Many contracts will also allow the vendor to extend the sunset date if they are delayed in their development.
The consequence of this is that a buyer may not have certainty as to when the property will be available, which can be difficult to manage if alternate accommodation or financing is required.
The contract may allow the vendor to amend aspects of the building development from what was originally understood. The contract would usually provide what right (if any) a purchaser may have if the vendor makes changes to the proposed development.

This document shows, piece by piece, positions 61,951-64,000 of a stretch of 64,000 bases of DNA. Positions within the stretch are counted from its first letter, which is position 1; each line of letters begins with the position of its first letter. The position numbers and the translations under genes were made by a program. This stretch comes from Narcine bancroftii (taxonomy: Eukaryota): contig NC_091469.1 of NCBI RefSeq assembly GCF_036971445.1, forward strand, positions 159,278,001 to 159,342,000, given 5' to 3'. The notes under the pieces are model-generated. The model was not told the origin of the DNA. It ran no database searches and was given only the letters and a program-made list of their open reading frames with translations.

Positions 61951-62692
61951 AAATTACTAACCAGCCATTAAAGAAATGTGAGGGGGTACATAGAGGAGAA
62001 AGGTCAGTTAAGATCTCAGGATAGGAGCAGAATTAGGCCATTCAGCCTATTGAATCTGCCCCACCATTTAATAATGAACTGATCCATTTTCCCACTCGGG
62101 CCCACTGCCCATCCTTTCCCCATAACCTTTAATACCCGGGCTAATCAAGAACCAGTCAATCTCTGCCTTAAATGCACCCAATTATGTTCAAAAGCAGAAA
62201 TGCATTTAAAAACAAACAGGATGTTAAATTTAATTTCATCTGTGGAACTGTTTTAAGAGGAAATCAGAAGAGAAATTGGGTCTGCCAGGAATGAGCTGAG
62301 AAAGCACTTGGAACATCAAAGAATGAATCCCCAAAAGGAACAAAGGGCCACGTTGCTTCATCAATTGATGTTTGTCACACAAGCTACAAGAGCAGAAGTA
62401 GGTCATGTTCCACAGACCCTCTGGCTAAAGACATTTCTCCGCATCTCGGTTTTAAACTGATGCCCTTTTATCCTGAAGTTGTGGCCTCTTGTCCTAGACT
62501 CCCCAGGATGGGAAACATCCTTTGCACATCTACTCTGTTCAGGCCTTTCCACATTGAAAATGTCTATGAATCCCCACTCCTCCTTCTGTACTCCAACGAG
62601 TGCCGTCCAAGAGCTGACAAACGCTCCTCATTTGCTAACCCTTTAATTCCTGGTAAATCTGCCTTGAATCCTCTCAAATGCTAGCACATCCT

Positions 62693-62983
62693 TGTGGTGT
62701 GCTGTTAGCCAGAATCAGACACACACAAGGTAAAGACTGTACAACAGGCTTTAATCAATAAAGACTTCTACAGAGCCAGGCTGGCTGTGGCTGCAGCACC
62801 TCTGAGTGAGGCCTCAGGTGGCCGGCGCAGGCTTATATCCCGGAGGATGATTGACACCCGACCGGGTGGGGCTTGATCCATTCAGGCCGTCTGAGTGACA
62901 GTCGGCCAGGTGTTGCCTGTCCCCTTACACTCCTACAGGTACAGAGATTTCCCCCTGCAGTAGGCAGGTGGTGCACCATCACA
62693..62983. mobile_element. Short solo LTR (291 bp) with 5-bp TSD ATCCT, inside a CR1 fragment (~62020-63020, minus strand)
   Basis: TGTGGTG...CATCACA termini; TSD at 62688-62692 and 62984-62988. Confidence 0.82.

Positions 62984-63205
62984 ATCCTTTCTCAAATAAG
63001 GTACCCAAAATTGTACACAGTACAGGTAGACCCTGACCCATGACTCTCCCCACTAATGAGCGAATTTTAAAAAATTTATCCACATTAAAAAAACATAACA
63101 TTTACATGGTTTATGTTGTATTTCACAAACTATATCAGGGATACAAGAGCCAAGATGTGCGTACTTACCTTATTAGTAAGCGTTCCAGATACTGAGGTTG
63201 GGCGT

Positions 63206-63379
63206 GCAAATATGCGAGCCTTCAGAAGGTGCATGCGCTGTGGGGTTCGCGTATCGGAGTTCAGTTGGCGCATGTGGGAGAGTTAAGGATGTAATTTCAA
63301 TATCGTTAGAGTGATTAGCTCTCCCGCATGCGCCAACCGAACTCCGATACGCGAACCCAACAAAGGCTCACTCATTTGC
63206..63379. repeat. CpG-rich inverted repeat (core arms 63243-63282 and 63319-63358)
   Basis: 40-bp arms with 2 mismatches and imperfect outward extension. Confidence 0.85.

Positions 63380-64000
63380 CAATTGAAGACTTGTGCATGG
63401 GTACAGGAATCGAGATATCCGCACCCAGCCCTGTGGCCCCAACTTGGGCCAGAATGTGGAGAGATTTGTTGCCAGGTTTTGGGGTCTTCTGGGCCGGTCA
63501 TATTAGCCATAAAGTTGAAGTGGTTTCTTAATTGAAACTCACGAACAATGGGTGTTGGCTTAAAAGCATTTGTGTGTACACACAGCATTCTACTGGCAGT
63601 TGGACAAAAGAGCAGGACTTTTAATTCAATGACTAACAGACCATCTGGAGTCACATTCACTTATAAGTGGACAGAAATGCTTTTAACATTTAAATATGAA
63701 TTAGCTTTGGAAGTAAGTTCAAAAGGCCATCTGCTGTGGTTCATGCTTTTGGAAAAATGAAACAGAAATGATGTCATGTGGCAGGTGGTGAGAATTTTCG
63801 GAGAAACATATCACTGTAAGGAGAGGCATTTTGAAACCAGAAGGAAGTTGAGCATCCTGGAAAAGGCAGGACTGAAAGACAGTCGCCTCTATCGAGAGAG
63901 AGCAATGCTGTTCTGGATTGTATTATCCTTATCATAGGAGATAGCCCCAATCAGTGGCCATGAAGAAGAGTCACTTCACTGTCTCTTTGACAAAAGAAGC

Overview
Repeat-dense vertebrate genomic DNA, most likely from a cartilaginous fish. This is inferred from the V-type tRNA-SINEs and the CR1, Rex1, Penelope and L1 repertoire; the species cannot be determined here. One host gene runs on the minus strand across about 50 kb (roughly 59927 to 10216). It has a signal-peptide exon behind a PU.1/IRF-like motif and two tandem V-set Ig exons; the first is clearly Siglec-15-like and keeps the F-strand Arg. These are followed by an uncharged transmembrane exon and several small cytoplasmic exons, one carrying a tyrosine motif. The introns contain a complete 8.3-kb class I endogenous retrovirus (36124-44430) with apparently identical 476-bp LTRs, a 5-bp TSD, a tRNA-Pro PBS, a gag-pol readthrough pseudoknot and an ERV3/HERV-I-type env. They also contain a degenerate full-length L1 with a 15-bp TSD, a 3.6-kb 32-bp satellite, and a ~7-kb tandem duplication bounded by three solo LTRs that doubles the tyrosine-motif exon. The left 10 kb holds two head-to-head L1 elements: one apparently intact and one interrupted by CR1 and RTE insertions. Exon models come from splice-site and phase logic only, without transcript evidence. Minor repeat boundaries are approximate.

Purchasing off-the-plan property in NSW can be a rewarding investment, but it comes with inherent risks. The Laneways Rosebery case highlights the importance of due diligence before entering into such agreements. Prospective buyers should seek legal advice, carefully review contracts, and conduct thorough research on developers and their past projects.
At E&A Lawyers, our property team has extensive experience in matters with off-the-plan purchases and can assist you in preparing this every step of the way.
For more information or to arrange a consultation with a lawyer, you can call or email us.
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This article is of a general nature and should not be relied upon as legal advice. If you require further information, advice or assistance for your specific circumstances, please contact E&A Lawyers.